Flamboyant surreality seems inextricable from Future Feeling’s thematic purpose, but Lake tells me that the first draft was fairly realist. “My aesthetics, before transitioning, were very much aligned with the imaginative,” Lake says. “When I was transitioning, all my attention narrowed to these everyday experiences.” Day-to-day activities felt newly fraught. “I felt really sucked in this confined way of looking at things: How are people judging me? How do I do X, Y, and Z now, in this new form I’m in?” Only after settling into his new form did he begin to regain access to creative surreality again. “Magic just returned to me, of course, to explain the complexities of our world and possibilities that may not be present at the surface.”
Maybe the largest fantasy in Future Feeling concerns the health-care system. Lake’s vision of a care-giving trans secret society soars: “In the recent past the queer child of a billionaire had started funding the Rhiz, and so the network could jet Operatrixes around and pay for surgeries and offer health insurance.” Rhiz’s Operatrixes are like divine, principled apparitions who come to solve problems. They take different forms; Penfield’s first Operatrix is tall, “a hybrid ghost of Kathy Acker and a 1920s ‘new’ femme.” I spent the book waiting for new ones to arrive and was never disappointed.
Lake, unsurprisingly, has dabbled in creative healing experiments himself. Since 2019, he’s run a literary sauna series called Trans at Rest, inspired by a trip to Spa Castle he took around the time he started transitioning in 2018. “I went there to relax,” he laughs bitterly, “but I was so tense because it was so gendered.” He tried to win a grant to bring other trans writers to Spa Castle, but the project was rejected over fears that the organization would fund something that might result in the participants being harassed. Cue a deus ex machina: “It just so happened that my friends had moved to the Rockaways. She and her partner and the people who own the space just happened to build a private sauna at the same time I was turned down. She’s Finnish, she’s very much about spa culture,” explains Lake. So the following spring after the trip to Spa Castle, Lake invited trans writers there. They soaked and steamed, wrote, and read their work. The series has continued — albeit on Zoom, with a virtual sound bath last year — but its power to decompress remains. “People did come away refreshed.”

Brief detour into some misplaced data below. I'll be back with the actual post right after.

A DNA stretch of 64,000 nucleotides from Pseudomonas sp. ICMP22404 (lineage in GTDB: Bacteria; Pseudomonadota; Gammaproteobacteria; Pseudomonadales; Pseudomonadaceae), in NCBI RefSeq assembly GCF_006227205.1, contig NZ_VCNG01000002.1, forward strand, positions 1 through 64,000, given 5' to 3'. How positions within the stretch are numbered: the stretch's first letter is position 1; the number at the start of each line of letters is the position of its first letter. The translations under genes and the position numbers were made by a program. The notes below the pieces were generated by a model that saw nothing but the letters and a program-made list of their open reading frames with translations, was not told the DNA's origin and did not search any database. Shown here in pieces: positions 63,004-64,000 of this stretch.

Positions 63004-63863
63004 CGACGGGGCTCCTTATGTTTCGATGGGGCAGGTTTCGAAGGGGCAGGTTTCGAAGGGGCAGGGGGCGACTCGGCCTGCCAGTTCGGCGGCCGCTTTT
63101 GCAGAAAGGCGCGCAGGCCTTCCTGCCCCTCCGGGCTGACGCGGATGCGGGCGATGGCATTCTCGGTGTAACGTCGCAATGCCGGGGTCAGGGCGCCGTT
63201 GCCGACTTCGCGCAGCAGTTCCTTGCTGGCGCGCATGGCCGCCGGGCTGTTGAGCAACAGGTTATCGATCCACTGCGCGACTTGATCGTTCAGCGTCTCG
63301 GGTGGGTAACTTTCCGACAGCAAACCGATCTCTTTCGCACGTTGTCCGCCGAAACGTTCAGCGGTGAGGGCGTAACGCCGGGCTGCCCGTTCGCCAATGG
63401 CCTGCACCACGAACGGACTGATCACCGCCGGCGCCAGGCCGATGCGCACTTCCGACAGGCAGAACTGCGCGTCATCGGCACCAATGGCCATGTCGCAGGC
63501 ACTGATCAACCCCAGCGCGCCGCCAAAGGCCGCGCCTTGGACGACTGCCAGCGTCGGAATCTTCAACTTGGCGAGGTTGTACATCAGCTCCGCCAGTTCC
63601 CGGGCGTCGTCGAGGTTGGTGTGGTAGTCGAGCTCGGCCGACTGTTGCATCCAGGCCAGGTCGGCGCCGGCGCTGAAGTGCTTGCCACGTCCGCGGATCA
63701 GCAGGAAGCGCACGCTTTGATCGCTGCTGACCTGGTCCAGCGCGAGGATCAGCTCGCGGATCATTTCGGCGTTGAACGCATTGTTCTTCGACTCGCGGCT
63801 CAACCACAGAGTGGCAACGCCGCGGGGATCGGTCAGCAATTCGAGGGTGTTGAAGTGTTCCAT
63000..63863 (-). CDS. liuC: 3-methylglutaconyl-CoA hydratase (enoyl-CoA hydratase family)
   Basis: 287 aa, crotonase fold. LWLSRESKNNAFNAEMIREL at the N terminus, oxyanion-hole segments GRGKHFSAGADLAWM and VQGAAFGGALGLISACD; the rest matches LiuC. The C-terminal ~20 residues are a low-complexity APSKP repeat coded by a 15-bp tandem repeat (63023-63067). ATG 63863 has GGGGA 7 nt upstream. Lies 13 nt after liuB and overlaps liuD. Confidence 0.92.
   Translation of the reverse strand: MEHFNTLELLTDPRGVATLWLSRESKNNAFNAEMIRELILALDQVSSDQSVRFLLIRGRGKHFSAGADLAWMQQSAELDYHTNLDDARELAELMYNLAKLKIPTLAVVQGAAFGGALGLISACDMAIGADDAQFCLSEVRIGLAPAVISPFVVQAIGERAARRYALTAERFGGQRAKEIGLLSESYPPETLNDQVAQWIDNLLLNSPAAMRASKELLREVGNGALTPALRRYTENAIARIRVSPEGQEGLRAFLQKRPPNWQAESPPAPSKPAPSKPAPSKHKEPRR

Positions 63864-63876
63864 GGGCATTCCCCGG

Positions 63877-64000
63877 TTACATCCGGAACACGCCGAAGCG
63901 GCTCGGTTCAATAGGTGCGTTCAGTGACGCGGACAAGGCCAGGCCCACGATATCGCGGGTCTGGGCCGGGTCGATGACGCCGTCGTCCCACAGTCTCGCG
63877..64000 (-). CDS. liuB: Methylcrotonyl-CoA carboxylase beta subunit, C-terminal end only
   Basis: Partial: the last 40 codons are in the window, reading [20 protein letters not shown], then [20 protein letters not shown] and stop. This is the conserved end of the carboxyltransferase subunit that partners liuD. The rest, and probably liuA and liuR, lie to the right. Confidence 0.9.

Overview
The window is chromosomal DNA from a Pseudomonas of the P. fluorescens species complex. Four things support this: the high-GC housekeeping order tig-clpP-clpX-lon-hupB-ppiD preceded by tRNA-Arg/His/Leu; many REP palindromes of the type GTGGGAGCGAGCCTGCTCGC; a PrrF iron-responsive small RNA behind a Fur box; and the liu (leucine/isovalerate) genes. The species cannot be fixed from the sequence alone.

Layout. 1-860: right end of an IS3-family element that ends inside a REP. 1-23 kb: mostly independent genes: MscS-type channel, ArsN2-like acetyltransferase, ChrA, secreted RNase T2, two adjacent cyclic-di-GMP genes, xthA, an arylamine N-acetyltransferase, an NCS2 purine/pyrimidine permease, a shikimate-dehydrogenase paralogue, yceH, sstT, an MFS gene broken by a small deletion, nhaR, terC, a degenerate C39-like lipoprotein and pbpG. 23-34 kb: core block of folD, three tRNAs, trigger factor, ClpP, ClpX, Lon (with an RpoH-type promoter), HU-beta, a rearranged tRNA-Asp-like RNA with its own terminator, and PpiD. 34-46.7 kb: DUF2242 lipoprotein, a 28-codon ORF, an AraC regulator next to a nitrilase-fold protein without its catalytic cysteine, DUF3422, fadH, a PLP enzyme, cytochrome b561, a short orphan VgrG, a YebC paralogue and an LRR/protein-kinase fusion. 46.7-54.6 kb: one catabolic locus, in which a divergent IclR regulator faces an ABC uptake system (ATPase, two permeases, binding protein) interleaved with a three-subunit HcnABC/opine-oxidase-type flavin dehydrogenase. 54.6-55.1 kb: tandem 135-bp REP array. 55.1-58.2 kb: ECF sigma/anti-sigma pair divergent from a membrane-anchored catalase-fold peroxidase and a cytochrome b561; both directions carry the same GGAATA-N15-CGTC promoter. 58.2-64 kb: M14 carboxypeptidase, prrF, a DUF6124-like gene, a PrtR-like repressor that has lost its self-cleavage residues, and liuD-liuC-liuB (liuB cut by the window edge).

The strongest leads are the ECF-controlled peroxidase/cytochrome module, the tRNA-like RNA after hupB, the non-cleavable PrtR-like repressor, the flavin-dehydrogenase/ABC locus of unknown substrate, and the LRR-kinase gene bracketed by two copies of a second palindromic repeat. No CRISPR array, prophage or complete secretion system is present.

We’re only a breath away from “Always replenished when I get to bathe in the hum of New York. Sending muscular love and light.” But despite Future Feeling’s slight polemic on seeming gorgeously admirable, it doesn’t doubt that some people are great to admire. Lake’s leadership positions — with Trans at Rest and also teaching writing for places like the School of the New York Times and Catapult — shifted his position on mentorship. “It’s definitely something that has evolved for me because, at my starting point, I was idealizing other people, whether it was the queer community when I was younger or in grad school,” he says. “Now I try to think a little more horizontally. How can different relationships support each person and co-evolve? It doesn’t have to be a hierarchical reproductive system where someone mentors you and you mentor someone.”
It’s great to have people to admire — people are cool! — but Future Feeling proposes that if there’s anyone you’re looking up to, they are occupying a magical, invented realm, to some extent. “If there are people I am looking to aspirationally, how can I also acknowledge their humanity? There will be certain things they don’t have figured out,” Lake says. “I find a lot of relief in puncturing the idealistic view.”